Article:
Perils, Pitfalls, and Pleasures: Moving Print Publications to Life Online

Embed Size (px)


Reading online is challenging. Reading print publications (alumni magazines, annual reports, admissions viewbooks) placed online in PDF or "flip" technology format is especially challenging.This presentation with Jay Collier (Bates College) outlines a better way, with examples from several universities that get it "right for the web" and case study details from Bates College.

Text of Perils, Pitfalls, and Pleasures: Moving Print Publications to Life Online

  • Perils, Pitfalls, and Pleasures:Moving Print Publications to Life OnlineBob Johnson and Jay CollierJ.Boye Conferences Philadelphia 2010May 4-6Bob Johnson Consulting, LLC*

  • Who is Bob Johnson?Higher education marketer since 1980sWriter of monthly Your Higher Education Marketing NewsletterOwner Bob Johnson Consulting, LLCPartner w/Gerry McGovern at Customer Carewords, LtdChair of Symposium for the Marketing of Higher Education, 1994 to 2003Ph.D. in political science (UMass Amherst)Bob Johnson Consulting, LLC*

  • Who is Jay Collier?Twenty years developing, managing, producing, and editing programs in educational media communicationsWeb Communications Manager at Bates CollegePreviously: Dartmouth, MIT, WGBH, PBSB.S., Boston Univ. Coll. of CommunicationsM.A., Union Institute and UniversityBob Johnson Consulting, LLC*

  • 8 key points about the InternetPeople are impatientPeople are impatientPeople are impatientPeople are impatientPeople are impatientPeople are impatientPeople are impatientPeople are impatientBob Johnson Consulting, LLC*

  • The Golden Rule5 seconds to connectBob Johnson Consulting, LLC*

  • The Peril:Web readers cant scan your pages

    If people cant scan your pages and engage in 5 seconds or less, people wont read your contentBob Johnson Consulting, LLC*

  • The PitfallsNeed to get print online ASAPWant people to see what the print designer intendedBob Johnson Consulting, LLC*

  • You cant scan this annual reportBob Johnson Consulting, LLC*

  • You cant scan magazines like thisBob Johnson Consulting, LLC*

  • Flip technology doesnt help Johnson Consulting, LLC*

  • The PleasuresRepurpose print for the webOften with blog softwareBob Johnson Consulting, LLC*

  • Chicago gets it right for years Johnson Consulting, LLC*

  • Carleton prompts action Johnson Consulting, LLC*

  • Easy to scan annual giving report

    Bob Johnson Consulting, LLC*

  • Give people a format choice? Johnson Consulting, LLC*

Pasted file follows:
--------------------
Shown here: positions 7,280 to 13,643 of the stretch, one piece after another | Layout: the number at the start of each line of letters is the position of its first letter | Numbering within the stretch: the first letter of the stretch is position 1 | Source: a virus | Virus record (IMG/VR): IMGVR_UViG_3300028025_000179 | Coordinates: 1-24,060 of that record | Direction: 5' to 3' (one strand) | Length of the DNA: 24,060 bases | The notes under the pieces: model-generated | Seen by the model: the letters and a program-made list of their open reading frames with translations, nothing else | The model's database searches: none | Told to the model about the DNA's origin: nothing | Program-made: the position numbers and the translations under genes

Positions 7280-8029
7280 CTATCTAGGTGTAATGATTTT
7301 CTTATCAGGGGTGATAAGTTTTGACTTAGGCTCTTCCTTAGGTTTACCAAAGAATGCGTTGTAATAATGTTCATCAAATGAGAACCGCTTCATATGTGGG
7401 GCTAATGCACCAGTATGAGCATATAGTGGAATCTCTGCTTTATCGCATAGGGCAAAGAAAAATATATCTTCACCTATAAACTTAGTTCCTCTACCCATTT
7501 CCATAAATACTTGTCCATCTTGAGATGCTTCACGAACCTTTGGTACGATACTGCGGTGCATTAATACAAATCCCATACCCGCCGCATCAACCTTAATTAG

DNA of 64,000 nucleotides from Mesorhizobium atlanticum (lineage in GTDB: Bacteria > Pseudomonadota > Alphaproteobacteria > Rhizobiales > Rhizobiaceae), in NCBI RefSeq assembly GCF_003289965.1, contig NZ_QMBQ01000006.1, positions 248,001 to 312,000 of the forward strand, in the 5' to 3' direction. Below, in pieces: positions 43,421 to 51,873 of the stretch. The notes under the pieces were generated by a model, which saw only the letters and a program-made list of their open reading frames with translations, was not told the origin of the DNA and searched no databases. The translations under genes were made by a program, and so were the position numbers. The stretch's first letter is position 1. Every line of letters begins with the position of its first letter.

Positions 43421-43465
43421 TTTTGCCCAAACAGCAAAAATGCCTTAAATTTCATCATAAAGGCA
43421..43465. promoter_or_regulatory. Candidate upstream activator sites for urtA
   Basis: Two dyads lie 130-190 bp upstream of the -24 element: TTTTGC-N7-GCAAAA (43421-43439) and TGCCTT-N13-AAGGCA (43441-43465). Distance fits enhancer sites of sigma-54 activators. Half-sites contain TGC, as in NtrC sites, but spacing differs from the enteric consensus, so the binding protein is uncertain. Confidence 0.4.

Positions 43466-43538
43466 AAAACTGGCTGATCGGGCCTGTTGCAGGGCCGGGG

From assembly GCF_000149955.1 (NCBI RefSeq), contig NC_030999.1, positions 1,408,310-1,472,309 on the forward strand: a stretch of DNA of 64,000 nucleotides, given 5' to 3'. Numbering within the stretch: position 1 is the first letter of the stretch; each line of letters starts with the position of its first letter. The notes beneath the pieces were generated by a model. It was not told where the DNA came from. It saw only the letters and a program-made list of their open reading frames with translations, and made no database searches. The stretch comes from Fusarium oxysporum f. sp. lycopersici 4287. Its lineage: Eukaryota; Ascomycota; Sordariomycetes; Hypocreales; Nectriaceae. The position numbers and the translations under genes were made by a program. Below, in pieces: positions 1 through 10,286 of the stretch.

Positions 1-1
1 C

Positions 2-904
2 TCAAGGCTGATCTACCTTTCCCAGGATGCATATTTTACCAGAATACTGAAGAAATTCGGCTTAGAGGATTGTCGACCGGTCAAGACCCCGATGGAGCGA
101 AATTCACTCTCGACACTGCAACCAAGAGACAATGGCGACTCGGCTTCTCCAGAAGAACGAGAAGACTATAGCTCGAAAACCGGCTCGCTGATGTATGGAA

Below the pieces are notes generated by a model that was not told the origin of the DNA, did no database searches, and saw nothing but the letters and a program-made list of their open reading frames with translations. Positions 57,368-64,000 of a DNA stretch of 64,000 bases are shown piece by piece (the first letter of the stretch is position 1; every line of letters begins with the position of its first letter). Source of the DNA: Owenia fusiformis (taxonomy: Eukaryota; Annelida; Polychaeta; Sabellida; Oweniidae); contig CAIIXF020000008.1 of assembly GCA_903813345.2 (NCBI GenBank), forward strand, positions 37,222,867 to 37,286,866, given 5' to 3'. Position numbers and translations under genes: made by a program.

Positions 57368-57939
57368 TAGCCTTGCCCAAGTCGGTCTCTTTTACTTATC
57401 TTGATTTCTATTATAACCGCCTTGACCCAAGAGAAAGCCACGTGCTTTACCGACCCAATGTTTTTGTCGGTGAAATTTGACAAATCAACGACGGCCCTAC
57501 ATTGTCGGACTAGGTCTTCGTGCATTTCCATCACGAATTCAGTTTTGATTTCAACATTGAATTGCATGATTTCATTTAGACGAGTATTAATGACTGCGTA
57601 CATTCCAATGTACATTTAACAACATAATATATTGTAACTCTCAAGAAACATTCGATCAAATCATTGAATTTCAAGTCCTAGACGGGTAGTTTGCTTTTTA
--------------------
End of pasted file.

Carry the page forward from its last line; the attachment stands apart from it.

• Blogazine format works well Johnson Consulting, LLC*

  • Case Study: Bates Co llege

  • Define vision and goalsDemonstrate and prototypeLaunch and fine tuneEvaluate costs and benefits

  • Define vision and goals

  • Be dependable anywhere, any time, any deviceBe intuitive simple publishing, searching, findingBe helpful helpful information and instructionsBe interesting appealing, personal, immersiveBe personalizable up to date feeds by interestBe welcoming online spaces for collaborationBe meaningful insight into what matters to you

  • Demonstrate and prototype

  • Evaluate costs and benefits


  • Questions?Jay Collier -

    This afternoon, I'm going to share the process we used, from the original blueprint and development, to what worked and what we learned.

    And, finally, I'll talk about the benefits we've seen and where we're going next.We started out by holding over a dozen listening sessions to find out what students, parents, alumni, faculty, and staff wanted from their online relationships with our College.

    The comments were consistent: everyone wanted the same kinds of things -- regardless of the content or system -- from Magazine features to Reunion information to event registration: First, they said effective online experiences should be dependable working anywhere, any time, from any device, on any networkSecond, they should be usable with intuitive publishing, searching, finding that does not require a manual or a help desk.Third, They should be helpful with information and instructions that answer your questions quicklyFourth They should be interesting appealing, immersive, lively, in a style that is engaging to each audience. Fifth, They should be personalizable with subscription and notifications on topics of personal interests Sixth, they should be welcoming spaces where multiple perspectives are presented and encouraged Finally, they should be meaningful and inspiring providing insight into what matters to you. They need to be worth your time.We also wanted to help people explore all of our content, and discover what was of interest to them, organically, without having to start all over in each Web site in our domain.